What is the personal savings allowance and what does it mean for you?

3 minute read

Since April 2016, the personal savings allowance (PSA) has changed the way savings income is taxed. We take a look at how the PSA works and explain what is classed as savings income.

Who it's for? All investors

The value of investments can fall as well as rise and you could get back less than you invest. If you’re not sure about investing, seek independent advice.
Tax rules can change and their effects on you will depend on your individual circumstances.

What you’ll learn:

  • How savings income was taxed previously
  • How the PSA works
  • What affect the PSA has on cash ISAs.

The personal savings allowance (PSA) was introduced on 6 April 2016, which meant that the majority of savers in the UK no longer had to pay any tax on a portion of their savings income.

Basic-rate taxpayers qualify for a £1,000 PSA. This means they can receive up to £1,000 a year in savings income tax-free.

Higher-rate taxpayers have a PSA of £500 a year. So they can earn £500 a year in savings income before they have to start paying tax on it.

Additional rate taxpayers don’t have a PSA and must pay tax on any income they get from savings that aren’t in a stocks and shares ISA or cash ISA.

A basic-rate taxpayer, for example, would only go over the annual £1,000 PSA limit if they had more than £100,000 in savings, assuming they were earning interest at a rate of 1.00% and earning no interest from other sources. Based on the same rate of interest, someone in the higher-rate tax band would be liable for tax if their savings totalled more than £50,000.

Investors also have a dividend allowance, which means that individuals receive their first £500 in dividends tax-free. Any above this amount will be charged at 8.75% for basic rate taxpayers, 33.75% for higher-rate taxpayers, and 39.35% for additional rate taxpayers.

How did savings income used to be taxed?

Before April 2016, you could have had to pay tax on any savings income you earned.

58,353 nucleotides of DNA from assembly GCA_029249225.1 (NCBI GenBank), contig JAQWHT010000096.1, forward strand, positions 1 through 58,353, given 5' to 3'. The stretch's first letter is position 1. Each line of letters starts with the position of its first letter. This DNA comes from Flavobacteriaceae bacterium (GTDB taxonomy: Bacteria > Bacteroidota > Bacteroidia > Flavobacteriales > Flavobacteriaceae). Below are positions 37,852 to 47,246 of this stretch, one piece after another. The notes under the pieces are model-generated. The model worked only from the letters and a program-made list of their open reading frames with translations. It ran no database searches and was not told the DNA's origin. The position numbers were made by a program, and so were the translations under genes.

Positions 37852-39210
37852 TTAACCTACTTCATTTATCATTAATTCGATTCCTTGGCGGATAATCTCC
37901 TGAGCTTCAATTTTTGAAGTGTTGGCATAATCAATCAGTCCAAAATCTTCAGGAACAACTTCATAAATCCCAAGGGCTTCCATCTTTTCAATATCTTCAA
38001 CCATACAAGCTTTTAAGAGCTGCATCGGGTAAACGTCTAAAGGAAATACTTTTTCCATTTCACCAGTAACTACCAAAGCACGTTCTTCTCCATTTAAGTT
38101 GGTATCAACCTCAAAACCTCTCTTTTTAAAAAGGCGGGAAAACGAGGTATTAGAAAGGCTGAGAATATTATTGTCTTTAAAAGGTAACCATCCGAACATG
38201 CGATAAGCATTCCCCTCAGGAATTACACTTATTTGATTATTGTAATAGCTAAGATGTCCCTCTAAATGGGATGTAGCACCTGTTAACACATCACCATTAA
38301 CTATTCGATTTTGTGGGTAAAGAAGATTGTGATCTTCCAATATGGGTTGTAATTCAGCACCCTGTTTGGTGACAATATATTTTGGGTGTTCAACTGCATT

Tax of 20% was automatically deducted on certain savings income, such as interest from the bank and building society accounts, and interest distributions from investment funds, such as authorised unit trusts (AUTS) and open-ended investment companies (OEICS). This meant basic-rate taxpayers had no more tax to pay. However, higher-rate taxpayers and those in the additional rate tax band had to pay the extra tax they owed when they completed their annual self-assessment tax return.

Non-taxpayers could arrange for bank interest on their current accounts and deposit accounts to be paid gross, so no tax was deducted, by completing an R85 form. This was the same for children’s savings.

The only tax-free options were ISAs.

Do I pay tax on my savings interest because it exceeds the PSA?

Since the introduction of the PSA, banks and building societies have stopped deducting 20% tax from bank interest, so it is now paid gross. Non–taxpayers no longer need to complete an R85 form to receive their bank interest gross. However, tax continues to be deducted automatically from certain other forms of savings income, such as interest paid by a company that isn’t a bank.

HMRC has said that tax from savings income is collected via the pay as you earn (PAYE) system in the majority of cases. Some people may still have to declare it on their self-assessment tax return or pay it by other means, however. More information on this is available on the HMRC website.

As well as interest on cash savings accounts, what else is classed as savings income?

The PSA applies to returns classed as savings income. This includes:

  • Interest from bank and building society accounts
  • Interest from accounts with providers such as credit unions and National Savings & Investments
  • Interest distributions (not dividend) from AUTs, investment trusts and OEICs
  • Income from corporate bonds and gilts (government bonds)
  • Purchased life annuity payments

What does the PSA mean for cash ISAs?

ISAs have become a popular option for savers, as returns on investments within them are tax-free, but the PSA presents another way to get some tax relief.

If you’re saving into stocks and shares, there’s also the divided allowance.

However, the PSA and divided allowance don’t mean ISAs are now redundant. They’re still worth considering as part of your overall savings and investments portfolio.

Please remember the above is a guide only and we don’t provide tax advice. Please consult the HMRC website or a personal tax adviser for further detail.

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The value of investments can fall as well as rise. You may get back less than you invest. Tax rules can change and their effects on you will depend on your individual circumstances.

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The value of investments can fall as well as rise. You may get back less than you invest. Tax rules can change and their effects on you will depend on your individual circumstances.